It was an overcast and windy day, so we took shelter in the forest this Monday! Sliding down hills, running through the trails, and digging holes were a few of the many play experiences we had.
We explored one special area where last year’s class had constructed a fort and a (pretend) fire pit with their Grade 6 Learning Buddies. Some students quickly noticed that there was not enough room around the fire pit for everyone, so they began working together to build a second one. The fire pits provoked many questions about what materials were needed for campfires, and about ways to start a campfire outside without matches. Students started rubbing sticks together and gathered stones to grind against each other. The children’s play interests prompted a discussion about friction. Although we were not able to make a fire with the friction between the rocks, we created heat by rubbing our hands together!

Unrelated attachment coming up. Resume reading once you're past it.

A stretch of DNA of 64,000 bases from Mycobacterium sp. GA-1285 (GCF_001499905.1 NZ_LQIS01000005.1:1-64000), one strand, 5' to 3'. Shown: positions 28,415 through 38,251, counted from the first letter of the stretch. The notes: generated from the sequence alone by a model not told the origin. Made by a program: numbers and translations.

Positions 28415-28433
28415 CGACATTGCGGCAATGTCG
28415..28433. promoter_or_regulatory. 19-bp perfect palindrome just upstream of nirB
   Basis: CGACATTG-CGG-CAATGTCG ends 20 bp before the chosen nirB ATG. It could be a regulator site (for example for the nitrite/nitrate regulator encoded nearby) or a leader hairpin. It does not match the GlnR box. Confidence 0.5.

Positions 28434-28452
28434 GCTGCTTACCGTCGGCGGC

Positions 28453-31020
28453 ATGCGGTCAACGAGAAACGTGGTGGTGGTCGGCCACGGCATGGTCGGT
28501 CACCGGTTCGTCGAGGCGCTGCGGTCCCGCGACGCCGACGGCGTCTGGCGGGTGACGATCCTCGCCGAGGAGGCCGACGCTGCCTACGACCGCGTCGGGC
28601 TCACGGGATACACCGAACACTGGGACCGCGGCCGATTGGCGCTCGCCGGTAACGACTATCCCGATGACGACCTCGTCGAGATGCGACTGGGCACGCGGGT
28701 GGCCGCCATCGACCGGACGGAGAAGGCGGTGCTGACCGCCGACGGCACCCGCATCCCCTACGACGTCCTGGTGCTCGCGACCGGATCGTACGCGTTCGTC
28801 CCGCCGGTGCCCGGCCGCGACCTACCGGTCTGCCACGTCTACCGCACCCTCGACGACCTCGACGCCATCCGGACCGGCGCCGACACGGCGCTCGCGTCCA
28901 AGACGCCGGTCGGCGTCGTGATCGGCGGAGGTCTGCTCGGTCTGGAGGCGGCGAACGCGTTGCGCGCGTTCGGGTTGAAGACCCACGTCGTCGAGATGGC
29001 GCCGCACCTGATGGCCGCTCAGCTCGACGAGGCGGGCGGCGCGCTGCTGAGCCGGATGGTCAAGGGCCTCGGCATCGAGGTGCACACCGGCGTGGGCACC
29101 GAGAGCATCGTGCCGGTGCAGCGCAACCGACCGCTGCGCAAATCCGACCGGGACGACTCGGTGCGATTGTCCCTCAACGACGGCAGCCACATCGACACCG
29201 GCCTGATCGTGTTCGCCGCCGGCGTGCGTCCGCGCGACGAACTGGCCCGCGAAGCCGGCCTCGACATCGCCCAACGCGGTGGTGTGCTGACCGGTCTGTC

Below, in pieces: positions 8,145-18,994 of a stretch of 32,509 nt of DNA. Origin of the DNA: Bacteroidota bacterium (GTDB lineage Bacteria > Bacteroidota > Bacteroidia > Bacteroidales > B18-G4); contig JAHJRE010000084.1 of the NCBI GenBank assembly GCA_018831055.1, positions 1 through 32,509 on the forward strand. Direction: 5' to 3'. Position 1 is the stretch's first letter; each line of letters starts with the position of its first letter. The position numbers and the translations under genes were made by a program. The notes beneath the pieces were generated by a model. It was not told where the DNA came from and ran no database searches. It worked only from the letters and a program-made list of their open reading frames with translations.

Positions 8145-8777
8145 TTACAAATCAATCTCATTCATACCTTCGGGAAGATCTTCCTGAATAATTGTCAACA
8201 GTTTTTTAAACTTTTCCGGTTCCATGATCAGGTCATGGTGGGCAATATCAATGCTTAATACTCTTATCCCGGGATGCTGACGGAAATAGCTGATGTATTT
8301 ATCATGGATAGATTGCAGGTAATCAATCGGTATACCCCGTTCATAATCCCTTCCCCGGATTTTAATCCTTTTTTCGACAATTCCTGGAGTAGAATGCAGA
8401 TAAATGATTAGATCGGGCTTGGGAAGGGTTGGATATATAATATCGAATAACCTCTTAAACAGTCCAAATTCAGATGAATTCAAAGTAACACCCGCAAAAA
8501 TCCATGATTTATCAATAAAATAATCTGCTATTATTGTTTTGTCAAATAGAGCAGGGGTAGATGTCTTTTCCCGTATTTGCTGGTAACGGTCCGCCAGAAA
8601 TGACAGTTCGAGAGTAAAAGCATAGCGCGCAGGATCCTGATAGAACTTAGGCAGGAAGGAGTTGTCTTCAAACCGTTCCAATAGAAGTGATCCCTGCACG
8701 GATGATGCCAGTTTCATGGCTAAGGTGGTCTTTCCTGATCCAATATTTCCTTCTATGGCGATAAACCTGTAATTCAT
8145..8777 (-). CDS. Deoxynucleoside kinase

As the children gathered around the fire pit with long sticks in their hands, they explained they were roasting marshmallows. Small sticks soon became graham crackers, leaves were used as marshmallows, and pinecones turned into chocolate for S’mores. Forest play provides natural materials that prompt imaginative play. Imaginative play and material representation provide opportunities for complex communication and increases cognitive brain development.